The above results show that the IC50 values for HUVEC
and four human cancer cell lines were all lower than those for fibroblast cells and human endometrium cells, indicating that the growth inhibition activity of ART and dihydroartemisinin against HUVEC and the four cancer cell lines was stronger than fibroblast cells and human endometrium cells.
3.3. Effects of ART and dihydroartemisinin on migration of HUVECs
On HUVECs, either ART or dihydroartemisinin induced a dose-dependent decrease in cell migration (Figs. 2 and 3). Compared to the inhibition of cell growth, the effect was evident from lower concentrations. ART and dihydroartemi-sinin suppressed cell migration slightly at a concentration of 0.5M and inhibited it completely at 50M. Dihy-droartemisinin was more effective than ART (P <0.01).
3.4. Effects of ART and dihydroartemisinin on HUVEC tube formation
We tested the effects of ART and dihydroartemisinin on HUVEC tube formation in vitro. Tubulogenesis was in-duced in vascular ECs by seeding them on the surface of the collagen (Type I) gel for 24 h.Fig. 4shows the branch-ing vessel-like structures formed by HUVECs. When ART or dihydroartemisinin was added to the culture, there was a
Fig. 2. Quantitative inhibition of HUVECs by ART and dihydroartemi-sinin. Confluent cultures of HUVECs were wounded with a razor blade. The cells were incubated with ART or dihydroartemisinin at different concentrations for 24 h. The numbers of cells migrated from the edge of the wound within each 125m×500m area were counted. Data represent the average (±S.D.) (n=3). Symbols indicate ART ( ) and dihydroartemisinin ( ). (*)P <0.05; (**)P <0.01, compared to control.
Fig. 3. Effect of dihydroartemisinin on HUVECs migration. Microscopic morphology (200×) of HUVECs treated as in Fig. 2: (a) control; (b) 2.5M dihydroartemisinin; (c) 50M dihydroartemisinin.
decrease in both the number and length of tube formation in a dose-dependent manner (Fig. 5). There was approximately 70 or 90% reduction in the total tube length per field follow-ing 50M ART or dihydroartemisinin treatment for 48 h, respectively. The inhibitory activity of dihydroartemisinin is also greater than that of ART (P <0.01).
Although some studies have shown that the anti-malarial ART and dihydroartemisinin were active against many cancer cell lines in vitro [5,6,15], their effects on these four cancer cell lines Hela, JAR, RD and HO-8910 were not reported. In this investigation, we examined ART and dihydroartemisinin’s anti-tumor activity on the above four cancer cell lines to extend the anti-tumor spectrum of the two drugs. The IC50 values of these four cell lines were
different according to their different sensitivities towards ART and dihydroartemisinin. Ovarian cancer line showed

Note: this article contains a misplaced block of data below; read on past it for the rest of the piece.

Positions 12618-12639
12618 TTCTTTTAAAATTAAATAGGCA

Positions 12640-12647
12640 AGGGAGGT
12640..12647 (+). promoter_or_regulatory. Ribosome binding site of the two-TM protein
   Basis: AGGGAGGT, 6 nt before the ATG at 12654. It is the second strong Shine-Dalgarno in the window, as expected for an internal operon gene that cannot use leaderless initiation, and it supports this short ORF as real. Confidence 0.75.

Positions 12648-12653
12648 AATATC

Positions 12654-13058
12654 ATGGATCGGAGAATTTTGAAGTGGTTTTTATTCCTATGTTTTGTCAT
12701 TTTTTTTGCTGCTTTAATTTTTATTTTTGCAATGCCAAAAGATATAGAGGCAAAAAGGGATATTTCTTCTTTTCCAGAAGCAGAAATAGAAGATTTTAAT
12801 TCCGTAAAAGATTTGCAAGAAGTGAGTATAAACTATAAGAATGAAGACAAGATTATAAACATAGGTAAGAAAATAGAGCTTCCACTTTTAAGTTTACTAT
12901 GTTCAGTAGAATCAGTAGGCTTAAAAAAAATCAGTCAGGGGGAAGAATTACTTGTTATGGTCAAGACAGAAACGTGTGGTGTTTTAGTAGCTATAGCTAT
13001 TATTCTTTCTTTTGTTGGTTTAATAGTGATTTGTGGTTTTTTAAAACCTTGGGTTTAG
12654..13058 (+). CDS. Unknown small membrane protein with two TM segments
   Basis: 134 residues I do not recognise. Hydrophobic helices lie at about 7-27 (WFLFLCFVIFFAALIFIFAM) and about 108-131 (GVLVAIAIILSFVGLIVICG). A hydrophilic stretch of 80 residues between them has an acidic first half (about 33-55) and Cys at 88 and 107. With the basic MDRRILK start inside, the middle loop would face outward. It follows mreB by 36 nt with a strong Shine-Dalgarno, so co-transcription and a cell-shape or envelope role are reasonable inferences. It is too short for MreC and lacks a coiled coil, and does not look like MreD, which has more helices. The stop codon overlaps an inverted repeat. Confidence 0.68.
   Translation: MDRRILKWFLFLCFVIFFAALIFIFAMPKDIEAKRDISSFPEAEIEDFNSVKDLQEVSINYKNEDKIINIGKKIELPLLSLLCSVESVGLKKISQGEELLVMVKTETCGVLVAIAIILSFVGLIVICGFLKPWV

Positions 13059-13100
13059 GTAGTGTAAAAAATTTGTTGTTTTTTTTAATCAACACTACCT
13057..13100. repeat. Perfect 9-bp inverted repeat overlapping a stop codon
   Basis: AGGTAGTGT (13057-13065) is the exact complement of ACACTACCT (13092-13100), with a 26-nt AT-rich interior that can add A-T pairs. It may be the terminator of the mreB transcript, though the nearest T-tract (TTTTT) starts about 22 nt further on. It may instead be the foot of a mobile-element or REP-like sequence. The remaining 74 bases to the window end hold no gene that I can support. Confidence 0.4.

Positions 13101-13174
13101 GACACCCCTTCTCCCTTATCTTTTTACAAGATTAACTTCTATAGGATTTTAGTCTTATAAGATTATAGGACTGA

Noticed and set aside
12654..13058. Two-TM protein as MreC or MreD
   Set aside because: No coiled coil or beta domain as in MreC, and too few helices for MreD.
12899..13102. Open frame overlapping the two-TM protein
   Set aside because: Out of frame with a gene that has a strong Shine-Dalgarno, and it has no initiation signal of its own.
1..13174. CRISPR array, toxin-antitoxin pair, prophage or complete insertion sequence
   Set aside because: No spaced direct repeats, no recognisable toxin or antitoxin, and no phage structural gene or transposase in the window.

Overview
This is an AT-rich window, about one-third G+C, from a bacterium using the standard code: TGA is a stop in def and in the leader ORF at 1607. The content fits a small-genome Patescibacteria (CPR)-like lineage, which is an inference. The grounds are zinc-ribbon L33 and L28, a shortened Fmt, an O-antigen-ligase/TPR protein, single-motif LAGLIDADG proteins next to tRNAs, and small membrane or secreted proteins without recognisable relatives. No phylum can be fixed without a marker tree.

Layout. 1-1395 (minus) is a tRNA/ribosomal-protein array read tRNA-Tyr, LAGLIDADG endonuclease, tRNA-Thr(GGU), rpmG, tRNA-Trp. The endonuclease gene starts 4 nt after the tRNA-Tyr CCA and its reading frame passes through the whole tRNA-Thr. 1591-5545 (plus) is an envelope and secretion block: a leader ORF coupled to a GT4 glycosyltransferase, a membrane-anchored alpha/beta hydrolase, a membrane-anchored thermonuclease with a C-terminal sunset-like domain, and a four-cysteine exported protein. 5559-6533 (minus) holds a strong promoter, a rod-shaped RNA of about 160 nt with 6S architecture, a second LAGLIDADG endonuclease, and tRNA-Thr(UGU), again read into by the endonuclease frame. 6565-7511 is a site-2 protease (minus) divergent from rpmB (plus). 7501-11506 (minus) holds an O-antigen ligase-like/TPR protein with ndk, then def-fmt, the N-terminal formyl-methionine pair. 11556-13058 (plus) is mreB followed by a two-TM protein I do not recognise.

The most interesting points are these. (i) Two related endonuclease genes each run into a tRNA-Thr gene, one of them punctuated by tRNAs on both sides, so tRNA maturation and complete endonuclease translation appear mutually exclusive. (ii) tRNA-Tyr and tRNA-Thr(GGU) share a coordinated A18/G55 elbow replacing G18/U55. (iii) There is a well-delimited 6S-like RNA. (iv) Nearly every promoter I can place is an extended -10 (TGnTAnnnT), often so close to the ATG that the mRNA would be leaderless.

Fig. 4. Effect of dihydroartemisinin on HUVEC tube formation. Micro-scopic morphology (200×) of HUVECs treated as inFig. 5: (a) control; (b) 12.5M dihydroartemisinin; (c) 50M dihydroartemisinin.
Fig. 5. Dose-dependent inhibition of HUVEC tube formation by ART and dihydroartemisinin. HUVECs were plated in a three-dimensional culture system on collagen gels and then treated by ART or dihydroartemisinin at different concentrations for 2 days. Total length of tube formation per field was measured and results were expressed as percent of con-trol (average±S.D.) (n = 3). Symbols indicate ART ( ) and dihy-droartemisinin ( ). (*)P <0.05; (**)P <0.01, compared to control.
the highest IC50 values indicating the lowest sensitivity to
both ART and dihydroartemisinin in this test panel. While, either ART or dihydroartemisinin was most active against embryo transversal cancer cell line RD. Compared to ART, dihydroartemisinin had greater anti-tumor activity in vitro.
Angiogenesis plays a vital role in tumor growth, intrasa-vation, metastatic spread[10,11]. Inhibition of angiogenesis provides a good chance of preventing cancer from becom-ing malignant[16,17]. Angiogenesis is composed of several process dissociations of pericytes from preexisting vessel, digestion of extracellular matrix with proteases growth, mi-gration and invasion of ECs, tube formation, then finally re-modeling occurs. Among these processes, growth, migration and tube formation of ECs are essential for angiogenesis. This motivates us to determine anti-angiogenic activities of ART and dihydroartemisinin by inhibiting HUVECs growth, migration and tube formation. Our data showed that the in-hibition of HUVECs growth of dihydroartemisinin occurred at higher concentration than the concentrations needed to inhibit cell migration and tube formation. It was expected that the suppression of angiogenesis by dihydroartemisinin might not be induced only by inhibiting ECs proliferation. The mechanism of such effect should be studied further. In the present investigation of anti-angiogenic activity, re-sults suggested that dihydroartemisinin and ART were two potent inhibitors. It was known that dihydroartemisinin was the main product of artemisinin and its derivatives including ART by metabolization of human bodies. This information together with our results indicated ART and other artemisinin drugs might continue to be active or even more against cancer after metabolization in human bodies.